Proteins: The Energy of the Cell and Its Various Applications
Proteins play a vital role in various applications, including material and treatments. Made up of amino acid chains that fold into specific shapes, they are the energy source for cells. Recently, there has been a significant discovery of new protein sequences due to advancements in low-cost sequencing technology.
However, there is currently a gap in understanding the functions of these novel protein sequences, as functional annotation is expensive and time-consuming. To bridge this gap, accurate and effective protein function annotation methods need to be developed. Many data-driven approaches rely on learning representations of protein structures, as protein functions are influenced by their folding patterns. These representations can be used for protein design, structure classification, model quality assessment, and function prediction.
One challenge is the limited number of published protein structures compared to other machine learning application fields. Experimental identification of protein structures is difficult and time-consuming. For example, the Protein Data Bank has only 182K experimentally confirmed structures, while Pfam has 47M protein sequences and ImageNet has 10M annotated pictures. To address this, researchers have used unlabeled protein sequence data to develop representations of existing proteins.
Recent advancements in deep learning-based protein structure prediction techniques have made it possible to accurately predict the structures of many protein sequences. However, these techniques do not fully utilize the information about protein structure that determines their functions. To address this, structure-based protein encoders have been proposed to better utilize structural information.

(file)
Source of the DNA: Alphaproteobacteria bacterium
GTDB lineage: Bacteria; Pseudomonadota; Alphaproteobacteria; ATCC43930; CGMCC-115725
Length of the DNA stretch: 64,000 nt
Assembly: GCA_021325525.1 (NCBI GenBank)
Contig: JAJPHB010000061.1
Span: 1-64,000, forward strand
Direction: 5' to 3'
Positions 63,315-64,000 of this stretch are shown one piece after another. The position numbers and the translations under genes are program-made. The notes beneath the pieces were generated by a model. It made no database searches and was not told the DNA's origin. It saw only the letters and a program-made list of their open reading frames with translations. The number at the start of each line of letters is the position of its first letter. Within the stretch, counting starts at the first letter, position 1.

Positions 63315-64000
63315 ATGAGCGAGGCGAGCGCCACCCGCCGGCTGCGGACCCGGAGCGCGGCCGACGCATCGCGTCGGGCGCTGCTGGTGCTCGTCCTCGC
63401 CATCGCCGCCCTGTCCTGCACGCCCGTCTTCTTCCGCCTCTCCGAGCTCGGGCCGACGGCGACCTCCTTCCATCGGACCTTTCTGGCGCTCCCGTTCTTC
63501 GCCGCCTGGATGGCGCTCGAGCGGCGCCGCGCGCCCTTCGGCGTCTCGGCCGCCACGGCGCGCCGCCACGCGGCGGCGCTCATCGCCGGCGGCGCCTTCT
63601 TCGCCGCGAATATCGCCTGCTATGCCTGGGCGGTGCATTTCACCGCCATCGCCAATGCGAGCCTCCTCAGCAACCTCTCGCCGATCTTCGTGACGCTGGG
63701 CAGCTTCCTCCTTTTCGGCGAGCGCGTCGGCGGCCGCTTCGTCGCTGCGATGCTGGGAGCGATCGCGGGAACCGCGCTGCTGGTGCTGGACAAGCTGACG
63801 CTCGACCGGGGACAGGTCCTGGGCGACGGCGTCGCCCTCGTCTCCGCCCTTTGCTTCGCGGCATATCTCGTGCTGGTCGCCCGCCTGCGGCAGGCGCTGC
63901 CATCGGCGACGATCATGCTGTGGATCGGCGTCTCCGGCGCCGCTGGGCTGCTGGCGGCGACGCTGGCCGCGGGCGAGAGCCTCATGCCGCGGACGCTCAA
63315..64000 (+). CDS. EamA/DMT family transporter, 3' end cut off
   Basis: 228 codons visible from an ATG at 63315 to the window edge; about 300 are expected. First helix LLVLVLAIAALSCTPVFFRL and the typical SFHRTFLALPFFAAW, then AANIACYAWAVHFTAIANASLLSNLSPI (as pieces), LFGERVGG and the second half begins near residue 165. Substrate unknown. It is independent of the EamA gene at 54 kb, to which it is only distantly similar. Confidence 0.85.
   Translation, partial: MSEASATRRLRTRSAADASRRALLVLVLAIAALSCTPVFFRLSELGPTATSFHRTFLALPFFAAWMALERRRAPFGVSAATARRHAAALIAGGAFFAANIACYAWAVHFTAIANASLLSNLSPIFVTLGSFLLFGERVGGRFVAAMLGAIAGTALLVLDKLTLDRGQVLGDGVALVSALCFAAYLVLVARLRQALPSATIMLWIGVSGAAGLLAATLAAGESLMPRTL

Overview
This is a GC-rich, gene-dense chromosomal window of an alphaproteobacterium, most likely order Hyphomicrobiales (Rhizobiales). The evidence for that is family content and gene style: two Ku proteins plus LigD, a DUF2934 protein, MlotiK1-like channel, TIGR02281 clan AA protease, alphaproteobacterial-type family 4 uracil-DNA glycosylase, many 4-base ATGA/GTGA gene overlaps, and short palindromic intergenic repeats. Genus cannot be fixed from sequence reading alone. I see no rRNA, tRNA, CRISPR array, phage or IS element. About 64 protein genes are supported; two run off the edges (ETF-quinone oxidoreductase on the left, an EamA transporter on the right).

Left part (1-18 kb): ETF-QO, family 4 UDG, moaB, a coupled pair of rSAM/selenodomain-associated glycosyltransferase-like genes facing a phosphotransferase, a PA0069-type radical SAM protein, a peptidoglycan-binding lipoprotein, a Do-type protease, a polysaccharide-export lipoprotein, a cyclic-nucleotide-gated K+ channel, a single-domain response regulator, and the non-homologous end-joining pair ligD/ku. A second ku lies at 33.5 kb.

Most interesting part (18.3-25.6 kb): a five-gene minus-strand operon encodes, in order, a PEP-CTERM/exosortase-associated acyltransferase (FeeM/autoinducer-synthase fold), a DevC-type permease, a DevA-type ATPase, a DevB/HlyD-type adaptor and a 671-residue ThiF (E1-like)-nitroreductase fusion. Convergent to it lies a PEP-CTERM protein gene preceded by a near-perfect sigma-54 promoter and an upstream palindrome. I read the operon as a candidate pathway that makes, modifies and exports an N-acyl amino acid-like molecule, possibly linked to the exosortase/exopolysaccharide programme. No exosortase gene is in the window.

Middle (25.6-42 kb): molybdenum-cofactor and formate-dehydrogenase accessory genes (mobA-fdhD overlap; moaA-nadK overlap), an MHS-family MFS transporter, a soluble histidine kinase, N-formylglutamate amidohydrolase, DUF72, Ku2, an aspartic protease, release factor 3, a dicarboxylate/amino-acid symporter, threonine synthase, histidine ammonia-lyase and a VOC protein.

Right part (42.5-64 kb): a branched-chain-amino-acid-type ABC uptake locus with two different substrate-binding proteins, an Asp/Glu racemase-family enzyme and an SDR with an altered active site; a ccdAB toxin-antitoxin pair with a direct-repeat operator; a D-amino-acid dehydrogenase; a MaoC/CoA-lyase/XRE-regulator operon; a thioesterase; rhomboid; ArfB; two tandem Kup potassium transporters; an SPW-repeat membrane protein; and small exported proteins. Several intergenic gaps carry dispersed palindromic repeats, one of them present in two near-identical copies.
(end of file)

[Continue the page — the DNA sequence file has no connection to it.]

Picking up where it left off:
The researchers have developed a protein encoder called the GeomEtry-Aware Relational Graph Neural Network, which conducts relational message passing on protein residue graphs. They have also introduced a sparse edge message passing technique that improves the protein structure encoder. Inspired by the triangle attention design in Evoformer, they have implemented edge-level message passing on GNNs for protein structure encoding.
To enhance the protein structure encoder, they have also created a geometric pretraining approach using the contrastive learning framework. This approach includes innovative augmentation functions to find physiologically linked protein substructures that co-occur in proteins. They have established a strong foundation for pretraining protein structure representations by comparing their methods against several downstream property prediction tasks.
Their model, GearNet, consistently outperforms existing protein encoders on supervised tasks such as Enzyme Commission number prediction, Gene Ontology term prediction, fold classification, and reaction classification. Even when trained on fewer samples, GearNet performs as well as or better than the most advanced sequence-based encoders pretrained on larger datasets.
The codebase for GearNet is publicly available on Github. It is implemented in PyTorch and Torch Drug. For more information, check out the research paper and the Github link. Credit for this research goes to the researchers on the project.
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About the Author:
Aneesh Tickoo is a consulting intern at MarktechPost, currently pursuing his undergraduate degree in Data Science and Artificial Intelligence from the Indian Institute of Technology (IIT), Bhilai. He is passionate about building solutions in image processing and enjoys collaborating on interesting projects.